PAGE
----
Jackson Lake in Grand Teton National Park.
Grand Teton Jackson Lake in Grand Teton National Park. © Tana Kappel/TNC


Senate Panel Votes to Make LWCF Permanent

Legislation would permanently authorize, fully fund successful conservation program

Arlington, VA

The following is a statement by Tom Cors, director of U.S. government relations for lands at The Nature Conservancy, after the Senate Energy and Natural Resources Committee approved legislation permanently reauthorizing and fully funding the Land and Water Conservation Fund (LWCF). Responsible for conserving lands and waters in every country in every state, LWCF expired on Sept. 30th without Congress reaching an agreement on how to reauthorize and fund the program.

“Today's passage is the beginning of the future promised by Congress when it passed LWCF over a half century ago. This is America's most successful conservation program, creating parks and trails, protecting forests, expanding outdoor recreation opportunities and conserving critical watersheds, but it could never realize its full promise so long as it was neither permanent nor fully funded. Today's action begins to change that. That this proposal passed with broad bipartisan support shows how popular and effective this program is, and how important it is to continue. We encourage Congress to move quickly to approve this legislation so we can give LWCF the certainty and funding it deserves.”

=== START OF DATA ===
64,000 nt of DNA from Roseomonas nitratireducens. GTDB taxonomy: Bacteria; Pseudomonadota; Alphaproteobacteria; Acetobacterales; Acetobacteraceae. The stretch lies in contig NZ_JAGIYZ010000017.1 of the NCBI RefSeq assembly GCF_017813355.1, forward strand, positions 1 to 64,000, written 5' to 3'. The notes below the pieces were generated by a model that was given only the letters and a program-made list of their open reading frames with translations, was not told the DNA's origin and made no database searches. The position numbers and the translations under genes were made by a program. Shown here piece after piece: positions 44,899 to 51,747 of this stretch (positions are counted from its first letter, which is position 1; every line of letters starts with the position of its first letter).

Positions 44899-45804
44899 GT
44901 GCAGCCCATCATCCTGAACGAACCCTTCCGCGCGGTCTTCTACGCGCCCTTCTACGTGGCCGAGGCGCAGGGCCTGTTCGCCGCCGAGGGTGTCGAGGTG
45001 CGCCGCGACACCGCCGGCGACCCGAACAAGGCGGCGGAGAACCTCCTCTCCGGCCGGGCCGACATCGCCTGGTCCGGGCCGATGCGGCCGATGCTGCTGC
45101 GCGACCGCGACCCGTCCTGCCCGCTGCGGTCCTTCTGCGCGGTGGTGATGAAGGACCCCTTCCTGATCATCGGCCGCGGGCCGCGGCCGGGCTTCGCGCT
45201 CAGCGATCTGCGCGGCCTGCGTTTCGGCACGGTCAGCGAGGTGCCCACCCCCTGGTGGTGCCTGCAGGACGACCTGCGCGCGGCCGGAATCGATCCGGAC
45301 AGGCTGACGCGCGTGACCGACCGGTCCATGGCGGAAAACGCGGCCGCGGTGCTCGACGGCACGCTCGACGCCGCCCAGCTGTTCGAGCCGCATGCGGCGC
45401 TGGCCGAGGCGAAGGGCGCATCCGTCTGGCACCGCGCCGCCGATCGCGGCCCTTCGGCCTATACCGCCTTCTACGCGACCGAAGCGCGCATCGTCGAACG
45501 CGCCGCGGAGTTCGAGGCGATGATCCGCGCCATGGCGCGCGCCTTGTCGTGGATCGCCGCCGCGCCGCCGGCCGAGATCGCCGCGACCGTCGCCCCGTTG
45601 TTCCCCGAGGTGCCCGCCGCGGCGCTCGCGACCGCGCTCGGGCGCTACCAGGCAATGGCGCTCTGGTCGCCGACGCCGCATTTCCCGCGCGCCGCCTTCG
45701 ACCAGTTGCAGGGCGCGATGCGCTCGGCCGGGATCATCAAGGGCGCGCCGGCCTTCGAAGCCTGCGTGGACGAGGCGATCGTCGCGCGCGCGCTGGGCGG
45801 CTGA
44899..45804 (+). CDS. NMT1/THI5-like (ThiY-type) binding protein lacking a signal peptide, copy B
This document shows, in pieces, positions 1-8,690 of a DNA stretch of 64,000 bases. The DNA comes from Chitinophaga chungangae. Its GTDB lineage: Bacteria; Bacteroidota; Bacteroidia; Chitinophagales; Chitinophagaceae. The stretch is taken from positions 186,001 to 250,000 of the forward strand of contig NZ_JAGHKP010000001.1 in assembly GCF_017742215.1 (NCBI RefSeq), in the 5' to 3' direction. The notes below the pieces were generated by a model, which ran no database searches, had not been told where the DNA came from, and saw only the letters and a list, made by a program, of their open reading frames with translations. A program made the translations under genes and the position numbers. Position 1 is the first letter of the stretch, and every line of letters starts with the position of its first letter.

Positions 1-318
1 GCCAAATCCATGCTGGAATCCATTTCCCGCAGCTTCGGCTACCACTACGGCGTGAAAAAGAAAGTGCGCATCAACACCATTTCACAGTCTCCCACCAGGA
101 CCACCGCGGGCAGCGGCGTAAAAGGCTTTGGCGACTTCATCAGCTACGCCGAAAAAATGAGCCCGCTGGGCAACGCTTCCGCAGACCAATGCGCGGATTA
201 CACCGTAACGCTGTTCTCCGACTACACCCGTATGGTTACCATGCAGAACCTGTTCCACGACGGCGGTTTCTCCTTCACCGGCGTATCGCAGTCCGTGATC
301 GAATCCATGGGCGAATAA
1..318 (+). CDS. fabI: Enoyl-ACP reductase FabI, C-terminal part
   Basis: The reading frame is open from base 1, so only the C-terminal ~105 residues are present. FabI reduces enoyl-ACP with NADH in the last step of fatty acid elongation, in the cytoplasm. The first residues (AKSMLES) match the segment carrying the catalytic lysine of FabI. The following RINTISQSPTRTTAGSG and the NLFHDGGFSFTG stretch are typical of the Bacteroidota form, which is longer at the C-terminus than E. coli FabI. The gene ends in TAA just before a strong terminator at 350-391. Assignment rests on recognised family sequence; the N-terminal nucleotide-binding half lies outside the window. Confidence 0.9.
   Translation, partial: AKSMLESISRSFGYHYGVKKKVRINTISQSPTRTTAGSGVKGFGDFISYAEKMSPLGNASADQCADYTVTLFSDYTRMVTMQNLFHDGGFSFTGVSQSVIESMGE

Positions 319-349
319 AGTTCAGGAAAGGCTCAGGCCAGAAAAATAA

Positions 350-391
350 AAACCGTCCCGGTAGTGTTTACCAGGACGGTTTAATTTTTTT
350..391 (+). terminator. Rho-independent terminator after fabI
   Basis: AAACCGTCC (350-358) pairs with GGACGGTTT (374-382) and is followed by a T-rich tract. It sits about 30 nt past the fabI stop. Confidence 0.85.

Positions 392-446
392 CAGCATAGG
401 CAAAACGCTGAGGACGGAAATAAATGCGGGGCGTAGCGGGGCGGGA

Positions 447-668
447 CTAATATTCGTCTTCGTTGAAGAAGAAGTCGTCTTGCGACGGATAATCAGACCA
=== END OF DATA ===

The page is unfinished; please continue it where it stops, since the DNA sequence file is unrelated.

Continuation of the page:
The Nature Conservancy is a global conservation organization dedicated to conserving the lands and waters on which all life depends. Guided by science, we create innovative, on-the-ground solutions to our world's toughest challenges so that nature and people can thrive together. We are tackling climate change, conserving lands, waters and oceans at an unprecedented scale, providing food and water sustainably and helping make cities more sustainable. Working in 79 countries and territories, we use a collaborative approach that engages local communities, governments, the private sector, and other partners. To learn more, visit www.nature.org or follow @nature_press on Twitter.